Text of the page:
My pool monitor job has to be the easiest way to make legal money in the world. Yeah, I have to keep myself busy so I don’t veg out in complete boredom, so occasionally I break up a Marco-Polo game in the pool, or strongly suggest that the alcoholic beverage in the spa area needs to completely disappear (I don’t mean guzzle it down and belch in my presence). For what I must do, the job is what we called in Tennessee a pie job. Everyone loves pie.
There are no commutes, no meetings, no reports, no paperwork, and no bosses to supervise my work (but I am sure that is done every morning when he opens the pool I closed). There isn’t much I can do that if not done would have dire consequences. The worst might be a high electric bill because I didn’t turn off a light, pump or heater. Costly yes, but not world crippling. As a condo owner I have some incentive to keep costs in check. This keeps my condo fees from going up. The fact that I get paid to look after my own interests seems too good to be true. I can even project that my fees pay my salary, so I get a little of that back.
The main draw back is that I don’t get a week crammed full of hours. Twenty hours a week would put me into the magic employment bonus round, for the state mandates an employer to provide health care to any employee who works more than 20 hours a week for four consecutive weeks. It hovers around 17 to 19 hours. With the shortage of pool monitors this month, I’ll get the 20, but not much more. Since I have this huge tiling project to do in one of my rental apartments I need a few bucks to cover my travels to Tennessee.
So as my employer and condo association embark on repainting the largest complex on the Island of Hawaii, I hinted that I can paint. Last night my boss told me to show up at quarter to eight the next morning. Yahoo, but after a little thought I got nervous. I’ve painted my first house back in the 80’s. I’ve painted my rental units numerous times. I’ve painted inside and outside. I’ve painted large and small projects. I’ve painted my father’s house (one major project for this summer will be to stain the siding). I’ve painted a couple historic buildings that were in rough shape. But what I have never done is paint with a crew of guys. I’ve always painted alone. That is what I love about painting. The solo work. Me and my radio.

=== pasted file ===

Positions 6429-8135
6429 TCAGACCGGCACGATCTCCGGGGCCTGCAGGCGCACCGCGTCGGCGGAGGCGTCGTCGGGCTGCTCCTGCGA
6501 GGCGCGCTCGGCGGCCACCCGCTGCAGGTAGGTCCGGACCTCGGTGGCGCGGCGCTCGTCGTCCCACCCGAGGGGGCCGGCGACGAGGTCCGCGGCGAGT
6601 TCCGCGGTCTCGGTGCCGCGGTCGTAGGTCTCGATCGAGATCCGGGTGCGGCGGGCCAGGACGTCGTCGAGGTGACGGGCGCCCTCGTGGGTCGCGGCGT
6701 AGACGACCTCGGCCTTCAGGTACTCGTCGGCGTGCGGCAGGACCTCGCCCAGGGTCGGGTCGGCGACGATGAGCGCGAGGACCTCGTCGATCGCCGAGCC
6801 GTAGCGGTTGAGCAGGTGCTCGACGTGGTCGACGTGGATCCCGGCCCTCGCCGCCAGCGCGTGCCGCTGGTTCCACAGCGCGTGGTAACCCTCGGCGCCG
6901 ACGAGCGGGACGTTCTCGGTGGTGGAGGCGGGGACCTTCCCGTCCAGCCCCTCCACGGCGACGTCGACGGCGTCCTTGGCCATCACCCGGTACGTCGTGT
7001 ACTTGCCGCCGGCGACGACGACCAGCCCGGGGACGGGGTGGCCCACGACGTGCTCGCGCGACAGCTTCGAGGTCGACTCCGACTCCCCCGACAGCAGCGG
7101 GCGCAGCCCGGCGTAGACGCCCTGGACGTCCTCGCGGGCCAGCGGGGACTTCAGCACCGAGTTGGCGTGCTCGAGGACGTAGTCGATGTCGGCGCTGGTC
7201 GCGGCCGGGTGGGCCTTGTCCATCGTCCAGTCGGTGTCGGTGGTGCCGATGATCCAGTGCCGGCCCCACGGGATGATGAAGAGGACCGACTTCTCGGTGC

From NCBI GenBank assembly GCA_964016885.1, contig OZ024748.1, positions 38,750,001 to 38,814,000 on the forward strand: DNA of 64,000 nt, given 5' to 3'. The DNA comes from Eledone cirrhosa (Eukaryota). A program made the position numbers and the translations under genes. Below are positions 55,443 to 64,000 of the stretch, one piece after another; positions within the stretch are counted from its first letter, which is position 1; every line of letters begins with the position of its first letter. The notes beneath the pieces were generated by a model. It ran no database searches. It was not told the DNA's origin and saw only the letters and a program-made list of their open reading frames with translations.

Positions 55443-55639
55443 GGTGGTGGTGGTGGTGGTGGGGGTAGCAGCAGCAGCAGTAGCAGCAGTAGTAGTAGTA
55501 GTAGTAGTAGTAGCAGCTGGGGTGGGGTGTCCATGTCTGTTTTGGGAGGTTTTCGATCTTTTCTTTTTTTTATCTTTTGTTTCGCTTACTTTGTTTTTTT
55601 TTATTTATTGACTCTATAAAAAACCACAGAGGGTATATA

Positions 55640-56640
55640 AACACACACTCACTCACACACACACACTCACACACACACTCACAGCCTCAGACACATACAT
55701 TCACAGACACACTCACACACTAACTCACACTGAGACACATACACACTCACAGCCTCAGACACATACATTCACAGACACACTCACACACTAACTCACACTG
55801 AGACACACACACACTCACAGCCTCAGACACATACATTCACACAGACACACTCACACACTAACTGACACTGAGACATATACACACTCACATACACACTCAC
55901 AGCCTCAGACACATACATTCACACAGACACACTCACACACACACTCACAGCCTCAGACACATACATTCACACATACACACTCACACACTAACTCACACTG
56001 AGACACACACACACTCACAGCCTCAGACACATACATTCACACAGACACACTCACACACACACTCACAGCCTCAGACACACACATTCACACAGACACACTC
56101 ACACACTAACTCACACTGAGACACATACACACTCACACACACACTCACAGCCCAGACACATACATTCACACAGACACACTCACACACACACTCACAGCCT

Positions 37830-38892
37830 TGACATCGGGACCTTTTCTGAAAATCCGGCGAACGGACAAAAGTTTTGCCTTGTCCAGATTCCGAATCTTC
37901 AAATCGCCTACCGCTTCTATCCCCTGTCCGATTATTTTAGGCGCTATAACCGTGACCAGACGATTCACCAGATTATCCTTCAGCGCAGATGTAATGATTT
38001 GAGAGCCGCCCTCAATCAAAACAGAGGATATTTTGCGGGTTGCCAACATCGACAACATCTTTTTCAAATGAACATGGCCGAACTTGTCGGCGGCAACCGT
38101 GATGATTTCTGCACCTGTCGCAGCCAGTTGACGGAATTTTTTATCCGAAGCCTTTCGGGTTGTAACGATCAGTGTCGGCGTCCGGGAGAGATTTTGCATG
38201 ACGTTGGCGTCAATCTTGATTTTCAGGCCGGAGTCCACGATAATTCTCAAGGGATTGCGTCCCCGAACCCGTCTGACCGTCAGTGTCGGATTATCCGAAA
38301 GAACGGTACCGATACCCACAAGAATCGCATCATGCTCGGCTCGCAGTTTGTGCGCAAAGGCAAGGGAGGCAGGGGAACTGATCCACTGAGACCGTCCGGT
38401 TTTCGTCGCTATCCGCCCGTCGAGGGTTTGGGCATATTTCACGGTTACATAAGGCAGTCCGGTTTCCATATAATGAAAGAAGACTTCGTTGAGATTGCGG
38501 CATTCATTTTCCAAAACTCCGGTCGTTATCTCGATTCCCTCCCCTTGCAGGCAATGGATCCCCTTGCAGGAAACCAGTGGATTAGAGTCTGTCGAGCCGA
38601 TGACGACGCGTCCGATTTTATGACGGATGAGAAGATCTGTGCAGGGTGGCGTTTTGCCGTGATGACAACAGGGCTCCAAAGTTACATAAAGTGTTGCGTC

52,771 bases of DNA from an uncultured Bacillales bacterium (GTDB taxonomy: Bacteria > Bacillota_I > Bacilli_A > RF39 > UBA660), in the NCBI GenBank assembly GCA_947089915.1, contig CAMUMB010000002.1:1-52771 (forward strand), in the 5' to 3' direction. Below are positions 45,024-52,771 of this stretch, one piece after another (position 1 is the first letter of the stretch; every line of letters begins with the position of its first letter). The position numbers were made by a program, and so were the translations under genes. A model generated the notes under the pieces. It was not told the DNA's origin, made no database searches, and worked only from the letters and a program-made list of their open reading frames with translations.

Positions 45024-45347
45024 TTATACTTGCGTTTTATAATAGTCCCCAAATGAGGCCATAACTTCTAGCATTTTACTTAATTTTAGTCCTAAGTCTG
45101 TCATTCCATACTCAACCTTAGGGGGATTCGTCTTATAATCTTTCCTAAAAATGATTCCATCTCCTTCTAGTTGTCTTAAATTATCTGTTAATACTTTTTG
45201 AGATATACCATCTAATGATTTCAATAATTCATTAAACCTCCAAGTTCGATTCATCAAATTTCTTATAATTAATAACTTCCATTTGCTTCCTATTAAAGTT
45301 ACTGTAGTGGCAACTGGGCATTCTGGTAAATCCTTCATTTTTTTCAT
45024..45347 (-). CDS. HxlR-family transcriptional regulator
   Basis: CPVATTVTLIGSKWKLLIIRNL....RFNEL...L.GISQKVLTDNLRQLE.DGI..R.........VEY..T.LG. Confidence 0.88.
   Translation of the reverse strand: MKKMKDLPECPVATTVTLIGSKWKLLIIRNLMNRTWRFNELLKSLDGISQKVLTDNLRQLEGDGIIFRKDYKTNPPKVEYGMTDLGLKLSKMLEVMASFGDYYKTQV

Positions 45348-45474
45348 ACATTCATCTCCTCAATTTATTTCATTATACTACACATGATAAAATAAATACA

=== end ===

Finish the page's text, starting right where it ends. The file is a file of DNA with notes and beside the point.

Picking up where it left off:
Would my style, skill and speed be up to par? Before we got started, one guy asked if I ever painted before. When I said yes he asked, “With what company?” I laughed and told him I never worked for any company. Always individuals. He quickly ran down the process. Top to bottom and wet on wet. All to minimize ladder work. Get up and stay up until that area is done. Stupid to me, but these are the same guys who can’t go around the complex without a golf cart. I know I was being tested. To add to the pressure, they assigned me to the lanai area of the President of the Condo Board.
They gave me a ladder than was too high to clear the fan that hogged the enter ceiling. It was impossible to work around the fan. It didn’t take long for me to ask if they had a shorter ladder. They did. The ten by seven foot area is obviously not large. But with two windows, a sliding glass door, and a closet door there was plenty of trim and little siding. Nothing that gives lots of unbroken square footage. But by 11:45 I had every surfaced painted light cocoa brown with white trim. When the guys saw me standing back to look at my work they asked if I was okay. I said I was done.
Surprised they asked, “Everything?”
“Well, no. I left the two spots under the window that needed to be re-prepped. Remove the old screws, sand down the old paint ridge around the bracket and fill in the holes.” In other words, where the prep work sucked. I said nothing about all the gecko shit I painted over.
I asked about clean up, but they told me to leave my buckets and brushes. They would use them in the afternoon. I cringed. I had to scrub out my buckets this morning before I filled them with paint.
“Coming back tomorrow?”
“If I passed the test, I hope so.”